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How to Split an Excel 2013 Worksheet into Panes

Excel 2013 enables you to split the active worksheet window into two or four panes. After splitting up the window into panes, you can use the Excel workbook’s horizontal and vertical scroll bars to bring different parts of the same worksheet into view.

This is great for comparing the data in different sections of a table that would otherwise not be legible if you zoomed out far enough to have both sections displayed in the worksheet window.

To split the worksheet window into panes, position the cell pointer in the worksheet in the cell whose top border marks the place where you want the horizontal division to take place and whose left border marks the place where you want the vertical division to take place before clicking the Split button on the View tab of the Ribbon (or pressing Alt+WS).

Excel then splits the window into four panes (two vertical and two horizontal) so that the cell pointer is in the upper-left corner of the pane on the lower right.

To split the window into two vertical panes, you put the cell pointer in the first row of the column where the split is to occur. To split the window into two horizontal panes, you place the cell pointer in column A of the row where the split is to occur.

Excel displays the borders of the window panes you create in the document window with a bar that ends with the vertical or horizontal split bar. To modify the size of a pane, you position the white-cross pointer on the appropriate dividing bar. Then as soon as the pointer changes to a double-headed arrow, drag the bar until the pane is the correct size and release the mouse button.

When you split a window into panes, Excel automatically synchronizes the scrolling, depending on how you split the worksheet. When you split a window into two horizontal panes, the worksheet window contains a single horizontal scroll bar and two separate vertical scroll bars. This means that all horizontal scrolling of the two panes is synchronized, while the vertical scrolling of each pane remains independent.

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When you split a window into two vertical panes, the situation is reversed. The worksheet window contains a single vertical scroll bar and two separate horizontal scroll bars. This means that all vertical scrolling of the two panes is synchronized, while horizontal scrolling of each pane remains independent.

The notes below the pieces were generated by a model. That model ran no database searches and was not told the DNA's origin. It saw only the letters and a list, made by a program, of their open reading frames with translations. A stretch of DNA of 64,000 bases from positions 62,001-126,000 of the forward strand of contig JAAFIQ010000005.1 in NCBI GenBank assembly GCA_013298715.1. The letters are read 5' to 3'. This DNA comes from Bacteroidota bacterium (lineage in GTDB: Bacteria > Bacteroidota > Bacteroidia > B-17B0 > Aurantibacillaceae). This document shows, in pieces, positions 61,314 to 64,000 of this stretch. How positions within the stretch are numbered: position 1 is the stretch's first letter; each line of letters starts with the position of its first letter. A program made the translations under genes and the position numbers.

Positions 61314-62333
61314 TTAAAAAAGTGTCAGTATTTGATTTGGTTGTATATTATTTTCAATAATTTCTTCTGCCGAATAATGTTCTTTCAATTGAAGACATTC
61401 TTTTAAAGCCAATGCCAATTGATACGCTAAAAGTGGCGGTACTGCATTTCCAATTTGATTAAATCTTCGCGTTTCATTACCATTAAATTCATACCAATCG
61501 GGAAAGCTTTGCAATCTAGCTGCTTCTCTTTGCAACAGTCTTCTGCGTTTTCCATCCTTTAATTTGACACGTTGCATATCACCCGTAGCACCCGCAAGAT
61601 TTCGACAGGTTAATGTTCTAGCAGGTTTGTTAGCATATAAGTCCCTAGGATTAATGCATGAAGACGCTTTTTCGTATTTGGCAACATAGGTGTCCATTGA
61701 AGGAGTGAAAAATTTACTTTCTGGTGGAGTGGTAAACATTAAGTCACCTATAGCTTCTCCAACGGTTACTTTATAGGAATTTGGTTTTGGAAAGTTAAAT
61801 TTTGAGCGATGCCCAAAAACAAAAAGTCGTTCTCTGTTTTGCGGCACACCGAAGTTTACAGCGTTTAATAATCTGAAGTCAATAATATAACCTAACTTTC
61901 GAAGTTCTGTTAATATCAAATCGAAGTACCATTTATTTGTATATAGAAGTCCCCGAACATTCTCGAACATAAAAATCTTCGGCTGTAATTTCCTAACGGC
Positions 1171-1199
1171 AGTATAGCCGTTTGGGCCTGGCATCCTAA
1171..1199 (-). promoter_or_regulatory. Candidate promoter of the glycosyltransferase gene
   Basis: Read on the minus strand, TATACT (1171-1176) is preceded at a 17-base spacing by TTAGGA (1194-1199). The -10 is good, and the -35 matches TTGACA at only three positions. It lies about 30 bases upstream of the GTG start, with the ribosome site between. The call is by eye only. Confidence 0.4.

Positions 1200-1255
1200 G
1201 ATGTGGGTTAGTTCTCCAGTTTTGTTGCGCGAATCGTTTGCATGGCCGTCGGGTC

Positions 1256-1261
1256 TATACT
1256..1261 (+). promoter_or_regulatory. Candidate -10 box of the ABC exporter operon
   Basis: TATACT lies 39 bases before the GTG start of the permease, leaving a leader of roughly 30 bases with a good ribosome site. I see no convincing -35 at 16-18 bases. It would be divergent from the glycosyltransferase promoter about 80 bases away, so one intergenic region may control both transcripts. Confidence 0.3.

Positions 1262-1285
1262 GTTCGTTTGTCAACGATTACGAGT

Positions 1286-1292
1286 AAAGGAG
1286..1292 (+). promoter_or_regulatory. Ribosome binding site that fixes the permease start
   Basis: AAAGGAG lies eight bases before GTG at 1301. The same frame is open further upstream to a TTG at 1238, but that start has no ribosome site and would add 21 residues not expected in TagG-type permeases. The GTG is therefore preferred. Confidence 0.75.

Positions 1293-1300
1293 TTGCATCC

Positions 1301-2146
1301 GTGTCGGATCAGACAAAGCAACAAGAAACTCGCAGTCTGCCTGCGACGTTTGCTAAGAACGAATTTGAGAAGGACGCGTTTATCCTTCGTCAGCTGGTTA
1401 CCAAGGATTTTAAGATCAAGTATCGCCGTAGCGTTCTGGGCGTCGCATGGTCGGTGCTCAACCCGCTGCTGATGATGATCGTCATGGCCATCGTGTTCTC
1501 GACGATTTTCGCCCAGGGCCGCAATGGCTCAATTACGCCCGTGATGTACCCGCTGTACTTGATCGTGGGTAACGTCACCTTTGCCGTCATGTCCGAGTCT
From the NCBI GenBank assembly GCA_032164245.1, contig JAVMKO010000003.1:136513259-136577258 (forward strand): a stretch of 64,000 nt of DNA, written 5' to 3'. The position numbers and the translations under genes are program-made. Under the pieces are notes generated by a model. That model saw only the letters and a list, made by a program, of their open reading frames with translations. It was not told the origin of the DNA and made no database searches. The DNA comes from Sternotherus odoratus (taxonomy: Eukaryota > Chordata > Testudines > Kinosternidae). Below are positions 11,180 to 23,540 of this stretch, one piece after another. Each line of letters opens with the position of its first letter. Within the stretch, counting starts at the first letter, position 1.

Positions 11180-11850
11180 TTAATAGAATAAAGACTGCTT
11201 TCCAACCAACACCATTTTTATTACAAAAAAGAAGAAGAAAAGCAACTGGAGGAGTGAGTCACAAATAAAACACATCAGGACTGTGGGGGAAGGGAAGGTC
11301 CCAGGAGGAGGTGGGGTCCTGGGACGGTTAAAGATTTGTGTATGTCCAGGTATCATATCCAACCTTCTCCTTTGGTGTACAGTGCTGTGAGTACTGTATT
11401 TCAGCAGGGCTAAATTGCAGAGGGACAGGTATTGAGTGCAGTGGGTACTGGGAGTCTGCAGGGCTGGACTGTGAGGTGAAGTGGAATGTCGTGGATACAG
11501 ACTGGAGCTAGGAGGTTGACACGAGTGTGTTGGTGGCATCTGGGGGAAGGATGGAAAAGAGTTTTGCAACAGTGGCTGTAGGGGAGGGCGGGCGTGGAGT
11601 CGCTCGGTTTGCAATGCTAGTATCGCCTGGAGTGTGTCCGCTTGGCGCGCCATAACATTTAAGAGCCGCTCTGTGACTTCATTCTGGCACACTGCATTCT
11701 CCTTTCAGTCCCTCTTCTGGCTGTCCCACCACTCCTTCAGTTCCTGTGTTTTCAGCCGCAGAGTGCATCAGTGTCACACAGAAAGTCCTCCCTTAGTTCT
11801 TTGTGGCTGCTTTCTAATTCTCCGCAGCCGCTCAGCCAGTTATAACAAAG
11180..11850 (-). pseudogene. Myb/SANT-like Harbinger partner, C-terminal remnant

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When you split a window into two horizontal and two vertical panes, the worksheet window contains two horizontal scroll bars and two separate vertical scroll bars. This means that vertical scrolling is synchronized in the top two window panes when you use the top vertical scroll bar and synchronized for the bottom two window panes when you use the bottom vertical scroll bar.

Likewise, horizontal scrolling is synchronized for the left two window panes when you use the horizontal scroll bar on the left, and it’s synchronized for the right two window panes when you use the horizontal scroll bar on the right.

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To remove all panes from a window when you no longer need them, you simply click the Split button on the View tab of the Ribbon, press Alt+WS, or drag the dividing bar (with the black double-headed split arrow cursor) either for the horizontal or vertical pane until you reach one of the edges of the worksheet window.

You can also remove a pane by positioning the mouse pointer on a pane-dividing bar and then, when it changes to a double-headed split arrow, double-clicking it.

Keep in mind that you can freeze panes in the window so that information in the upper pane and/or in the leftmost pane remains in the worksheet window at all times, no matter what other columns and rows you scroll to or how much you zoom in and out on the data.

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